The U.S. oil market is displaying worries that stockpiles are going to run out of storage space, with futures being whipsawed as a growing glut counters economic stimulus measures. While crude in New York rose for a third day as the U.S. made progress on an economic aid package, the so-called WTI cash roll traded down at the lowest level since December 2008 on expectations that inventories at the delivery point for U.S. futures would balloon in coming weeks and months. Gauges of the physical market for actual barrels of crude are also pointing to weakness.

WTI cash roll drops to weakest since 2008, showing worry over stockpile gains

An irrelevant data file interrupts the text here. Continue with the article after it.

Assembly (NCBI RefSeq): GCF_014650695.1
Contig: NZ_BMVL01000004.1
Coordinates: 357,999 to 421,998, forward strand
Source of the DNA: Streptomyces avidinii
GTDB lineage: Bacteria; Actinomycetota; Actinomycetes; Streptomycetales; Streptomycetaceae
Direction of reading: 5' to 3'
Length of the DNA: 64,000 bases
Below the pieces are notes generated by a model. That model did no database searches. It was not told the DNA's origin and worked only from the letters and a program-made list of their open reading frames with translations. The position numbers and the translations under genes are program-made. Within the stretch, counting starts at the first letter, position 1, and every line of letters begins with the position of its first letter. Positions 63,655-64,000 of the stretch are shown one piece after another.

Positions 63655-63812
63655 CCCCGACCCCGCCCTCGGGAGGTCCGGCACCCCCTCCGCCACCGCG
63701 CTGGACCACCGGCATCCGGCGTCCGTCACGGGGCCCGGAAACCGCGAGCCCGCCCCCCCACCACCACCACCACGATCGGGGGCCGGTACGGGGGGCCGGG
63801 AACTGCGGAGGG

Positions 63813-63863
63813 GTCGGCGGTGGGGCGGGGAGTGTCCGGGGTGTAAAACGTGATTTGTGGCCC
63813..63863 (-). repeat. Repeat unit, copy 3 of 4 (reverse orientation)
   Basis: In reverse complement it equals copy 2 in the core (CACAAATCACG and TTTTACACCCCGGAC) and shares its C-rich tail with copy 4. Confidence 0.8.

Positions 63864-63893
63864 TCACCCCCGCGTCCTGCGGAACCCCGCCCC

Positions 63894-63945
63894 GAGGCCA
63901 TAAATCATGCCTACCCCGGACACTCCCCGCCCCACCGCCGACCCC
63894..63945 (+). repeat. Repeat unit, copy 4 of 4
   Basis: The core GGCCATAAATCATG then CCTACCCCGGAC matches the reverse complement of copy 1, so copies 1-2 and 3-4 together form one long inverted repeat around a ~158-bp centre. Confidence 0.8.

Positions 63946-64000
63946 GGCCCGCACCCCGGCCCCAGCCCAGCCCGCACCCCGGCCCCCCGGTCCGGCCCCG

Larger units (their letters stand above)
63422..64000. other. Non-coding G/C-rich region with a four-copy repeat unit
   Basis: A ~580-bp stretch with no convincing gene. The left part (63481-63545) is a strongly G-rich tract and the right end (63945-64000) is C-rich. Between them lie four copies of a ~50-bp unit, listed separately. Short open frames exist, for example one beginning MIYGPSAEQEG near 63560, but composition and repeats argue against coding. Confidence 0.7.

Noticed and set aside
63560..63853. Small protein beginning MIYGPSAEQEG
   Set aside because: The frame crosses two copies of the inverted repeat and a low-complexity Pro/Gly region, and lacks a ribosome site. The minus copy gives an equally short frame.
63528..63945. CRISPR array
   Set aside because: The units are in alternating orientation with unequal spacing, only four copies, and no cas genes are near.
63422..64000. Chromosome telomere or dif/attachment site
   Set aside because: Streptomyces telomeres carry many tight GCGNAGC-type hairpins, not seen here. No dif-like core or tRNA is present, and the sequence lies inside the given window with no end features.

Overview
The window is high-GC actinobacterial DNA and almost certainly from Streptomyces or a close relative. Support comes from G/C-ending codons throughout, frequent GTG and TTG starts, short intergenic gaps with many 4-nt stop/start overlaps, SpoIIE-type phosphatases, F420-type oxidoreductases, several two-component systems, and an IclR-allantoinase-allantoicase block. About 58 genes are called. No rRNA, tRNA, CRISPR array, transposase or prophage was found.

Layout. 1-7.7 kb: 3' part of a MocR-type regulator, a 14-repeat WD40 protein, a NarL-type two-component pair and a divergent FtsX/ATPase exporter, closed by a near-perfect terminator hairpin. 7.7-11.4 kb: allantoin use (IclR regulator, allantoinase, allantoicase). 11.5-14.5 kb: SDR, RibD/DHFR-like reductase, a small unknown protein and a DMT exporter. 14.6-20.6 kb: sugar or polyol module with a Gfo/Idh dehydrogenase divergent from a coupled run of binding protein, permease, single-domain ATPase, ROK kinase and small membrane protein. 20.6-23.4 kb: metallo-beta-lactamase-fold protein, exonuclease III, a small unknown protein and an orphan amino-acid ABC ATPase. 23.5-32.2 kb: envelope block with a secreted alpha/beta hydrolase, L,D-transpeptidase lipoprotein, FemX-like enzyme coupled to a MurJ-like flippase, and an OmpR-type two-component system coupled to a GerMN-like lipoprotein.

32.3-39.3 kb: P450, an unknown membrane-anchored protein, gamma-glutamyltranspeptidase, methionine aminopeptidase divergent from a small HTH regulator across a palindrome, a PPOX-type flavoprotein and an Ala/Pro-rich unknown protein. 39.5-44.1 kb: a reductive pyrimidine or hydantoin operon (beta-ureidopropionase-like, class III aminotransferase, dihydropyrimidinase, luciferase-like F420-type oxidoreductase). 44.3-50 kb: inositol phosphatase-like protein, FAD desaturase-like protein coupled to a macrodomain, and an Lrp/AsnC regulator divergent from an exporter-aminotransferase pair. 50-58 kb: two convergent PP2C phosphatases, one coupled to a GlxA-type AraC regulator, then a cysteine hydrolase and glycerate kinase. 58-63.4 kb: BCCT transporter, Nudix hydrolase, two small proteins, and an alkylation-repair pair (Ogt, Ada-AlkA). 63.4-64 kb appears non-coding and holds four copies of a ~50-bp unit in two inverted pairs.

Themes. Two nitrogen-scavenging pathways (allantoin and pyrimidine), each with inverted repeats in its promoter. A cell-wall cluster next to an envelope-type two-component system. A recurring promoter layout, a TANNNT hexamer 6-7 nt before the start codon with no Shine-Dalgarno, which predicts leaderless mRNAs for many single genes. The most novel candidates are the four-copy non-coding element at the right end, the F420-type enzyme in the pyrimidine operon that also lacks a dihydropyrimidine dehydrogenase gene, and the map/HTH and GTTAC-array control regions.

The WTI cash roll, which traded down to –$6.50 a barrel Wednesday, allows traders to push long positions forward to later months or cover short positions in the three days following the expiration of the prompt New York Mercantile Exchange futures contract. “Investors are still grappling with the magnitude of decreased demand,” said Nick Holmes, portfolio manager at Tortoise. “Combine that with more supply hitting the market, it creates severe dislocations across oil markets. There’s a lot of uncertainty about how long demand will be depressed and at what levels.”